after running the "trojansimulator" and SAS's failure to prevent it from running, i ran a full manual scan.. SAS failed to flag the trojansimulator's "tsserv.exe" process which was running in memory, failed to flag the tsserv.exe file, and failed to flag the trojansimulator's "startup" regkey (in hklm/software/microsoft/windows/currentversion/run).. so, again, another complete failure (first with the realtime-protection, then with the manual scanning)..

i contacted SAS about this issue, but the excuse that they made was that the "trojansimulator" is harmless and so they do not bother to flag it.. well, the "trojansimulator" is for testing programs like SAS and i need for SAS to flag the trojansimulator in order to see that the program actually works the way that it is supposed to..

after reporting the issue, instead of being professional and working to improve SAS's detection of the "trojansimulator" and working to fix their malfunctioning realtime guard, they make excuses and ignore and dismiss the report.. when i point out that all they do is make excuses and ignore and dismiss reported problems with SAS, they say i am being rude.. uhg! is it too much to ask that SAS simply address the issues rather than making excuses and ignoring and dismissing reported problems? instead, i am supposed to accept their excuses and just say "OK", and just imagine that "there really are no problems with SAS", the way that they seem to do..

the people at SAS seem to lack professionalism and, if they actually have any talent, then why don't they fix the little issues that i report to them, like how the updater hangs when SAS is running in realtime, or how the program's "find out what's running" links cause IE to crash.. it shouldn't be hard to come up with an updater that functions properly, or to fix those "find out what's running" links to where they can open IE without causing it to crash.. or to fix the malware-databases so that SAS can handle the "trojansimulator" the same way that it would any other "malware"..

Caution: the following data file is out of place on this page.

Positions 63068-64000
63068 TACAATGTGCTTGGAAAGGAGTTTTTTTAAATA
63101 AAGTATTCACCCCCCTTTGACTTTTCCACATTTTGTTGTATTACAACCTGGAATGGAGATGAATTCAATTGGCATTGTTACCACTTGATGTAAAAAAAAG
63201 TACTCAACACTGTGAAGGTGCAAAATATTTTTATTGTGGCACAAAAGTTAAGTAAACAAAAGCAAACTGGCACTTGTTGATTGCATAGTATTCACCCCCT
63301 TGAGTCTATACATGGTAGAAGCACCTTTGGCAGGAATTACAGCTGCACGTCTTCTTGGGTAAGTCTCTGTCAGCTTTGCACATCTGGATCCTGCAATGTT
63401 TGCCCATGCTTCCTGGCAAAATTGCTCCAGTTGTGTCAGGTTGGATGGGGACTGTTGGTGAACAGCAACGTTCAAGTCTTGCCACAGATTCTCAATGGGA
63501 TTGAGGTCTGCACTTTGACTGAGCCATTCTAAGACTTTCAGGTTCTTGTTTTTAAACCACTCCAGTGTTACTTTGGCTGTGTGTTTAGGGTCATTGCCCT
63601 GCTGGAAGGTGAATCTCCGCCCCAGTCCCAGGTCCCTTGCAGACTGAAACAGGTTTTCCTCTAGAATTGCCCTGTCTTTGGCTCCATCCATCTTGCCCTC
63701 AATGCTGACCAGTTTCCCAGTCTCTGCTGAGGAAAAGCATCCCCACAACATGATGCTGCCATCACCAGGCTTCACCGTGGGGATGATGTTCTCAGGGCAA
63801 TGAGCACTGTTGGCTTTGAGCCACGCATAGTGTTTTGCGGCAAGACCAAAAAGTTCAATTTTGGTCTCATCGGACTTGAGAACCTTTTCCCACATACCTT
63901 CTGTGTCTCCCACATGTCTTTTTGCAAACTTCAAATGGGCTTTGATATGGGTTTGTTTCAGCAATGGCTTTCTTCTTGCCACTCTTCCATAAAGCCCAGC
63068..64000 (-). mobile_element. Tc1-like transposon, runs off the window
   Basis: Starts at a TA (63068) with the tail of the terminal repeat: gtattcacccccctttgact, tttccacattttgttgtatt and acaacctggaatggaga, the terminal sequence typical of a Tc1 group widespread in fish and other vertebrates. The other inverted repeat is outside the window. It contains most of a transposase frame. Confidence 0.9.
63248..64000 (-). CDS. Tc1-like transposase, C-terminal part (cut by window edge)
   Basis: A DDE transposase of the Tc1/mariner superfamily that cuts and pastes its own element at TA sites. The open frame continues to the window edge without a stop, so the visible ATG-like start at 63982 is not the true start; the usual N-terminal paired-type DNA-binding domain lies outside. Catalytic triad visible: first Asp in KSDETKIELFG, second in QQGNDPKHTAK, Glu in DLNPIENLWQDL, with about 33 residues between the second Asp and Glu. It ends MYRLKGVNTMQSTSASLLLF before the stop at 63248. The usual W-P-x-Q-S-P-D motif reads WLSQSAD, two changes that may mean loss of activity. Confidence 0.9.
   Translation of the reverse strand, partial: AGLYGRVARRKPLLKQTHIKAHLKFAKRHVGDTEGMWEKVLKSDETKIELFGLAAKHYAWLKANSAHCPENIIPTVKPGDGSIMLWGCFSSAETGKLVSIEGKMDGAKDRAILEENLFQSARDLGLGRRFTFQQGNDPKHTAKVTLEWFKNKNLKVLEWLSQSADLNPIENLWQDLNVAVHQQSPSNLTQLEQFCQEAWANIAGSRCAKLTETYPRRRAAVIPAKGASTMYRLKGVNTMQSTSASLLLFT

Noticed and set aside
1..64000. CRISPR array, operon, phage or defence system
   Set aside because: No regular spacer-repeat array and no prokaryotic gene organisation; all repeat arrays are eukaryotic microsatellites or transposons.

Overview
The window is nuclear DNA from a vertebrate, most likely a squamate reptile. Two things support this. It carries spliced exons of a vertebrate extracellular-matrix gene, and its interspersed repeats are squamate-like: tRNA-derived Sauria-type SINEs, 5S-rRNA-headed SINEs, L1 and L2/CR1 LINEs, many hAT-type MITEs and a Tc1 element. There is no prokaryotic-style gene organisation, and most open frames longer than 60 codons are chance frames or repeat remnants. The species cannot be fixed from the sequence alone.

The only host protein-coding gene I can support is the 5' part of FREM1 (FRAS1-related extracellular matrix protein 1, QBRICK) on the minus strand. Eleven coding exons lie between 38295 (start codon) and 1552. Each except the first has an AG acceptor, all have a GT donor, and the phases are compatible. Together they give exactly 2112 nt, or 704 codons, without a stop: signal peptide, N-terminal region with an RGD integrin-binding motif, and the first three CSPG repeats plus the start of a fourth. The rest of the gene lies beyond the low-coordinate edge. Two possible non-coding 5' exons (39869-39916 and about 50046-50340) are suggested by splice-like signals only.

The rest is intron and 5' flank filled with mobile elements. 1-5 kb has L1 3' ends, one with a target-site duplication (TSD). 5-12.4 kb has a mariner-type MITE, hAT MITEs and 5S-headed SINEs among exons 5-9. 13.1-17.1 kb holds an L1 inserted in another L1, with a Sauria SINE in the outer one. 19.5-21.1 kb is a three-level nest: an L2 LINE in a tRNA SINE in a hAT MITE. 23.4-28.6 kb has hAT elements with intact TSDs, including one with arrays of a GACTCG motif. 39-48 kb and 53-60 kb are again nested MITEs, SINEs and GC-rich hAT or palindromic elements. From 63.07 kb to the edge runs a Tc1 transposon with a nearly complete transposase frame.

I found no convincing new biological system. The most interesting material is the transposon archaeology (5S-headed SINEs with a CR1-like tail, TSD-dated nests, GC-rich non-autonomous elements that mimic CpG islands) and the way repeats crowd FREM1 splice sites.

i would like to use SAS.. people say good things about it and i think SAS does good at adding detections for the latest malware to their malware-databases.. it would be great if the realtime protection actually worked.. and it would be great if the people at SAS had some professionalism where they would address the problems with SAS instead of making excuses and ignoring and dismissing reported problems..

incidentally, another "issue".. i tested to see if SAS could detect malware in a zipped folder and it didn't.. for testing, i zipped the "trojansimulator.exe" file and then did a manual scan and SAS did not flag the file.. you would think that SAS would be able to flag "malware" within a zipped folder..

I am more than happy to address this personally. You contacted our support staff and asked the question regarding the simulator and our staff did the proper thing and informed you that we don't focus on blocking simulators - we focus on blocking actual infections from actual threats. Our staff responded promptly, accurately and politely to your questions and concerns - so don't say we are "unprofessional".

If SUPERAntiSpyware didn't work, I highly doubt that millions of users would be using it and the forums would not be flooded with users reporting that SUPERAntiSpyware helped them remove infections that others did not remove.

For a full understanding and write up about "simulators" and how worthless they are as testing beds, please read my detailed response to the "Gizmo" review where all that was tested were various simulators and "compressed (zipped)" tests:

https://forums.superantispyware.com/viewtopic.php?t=779

We take all reports of problems and suggestions seriously and evaluate them individually for possible inclusion or "fixing" in future releases. Just because YOU feel we need to do something does not mean that is the best for OUR business and the rest of OUR users - when I make development and/or business decisions I make them based upon relevancy and based upon how they will effect our entire user base. If we "reacted" to every user concern, we would never be able to make forward progress on the software and the software would turn into bloatware. I have successfully lead SUPERAntiSpyware into the market as a solid and quality product, and I will continue to do so by analyzing the marketing, infection trends and evaluating user suggestions and concerns - even yours.

I have reviewed many of your posts and you seem to like to "rant" about things and most of them are unfounded rants that really have nothing to do about actual issues - only things "you think" should be a "certain way".

There is no problem expressing your opinion, but I won't tolerate you bashing our product, company or "talent" with inaccurate and misleading comments.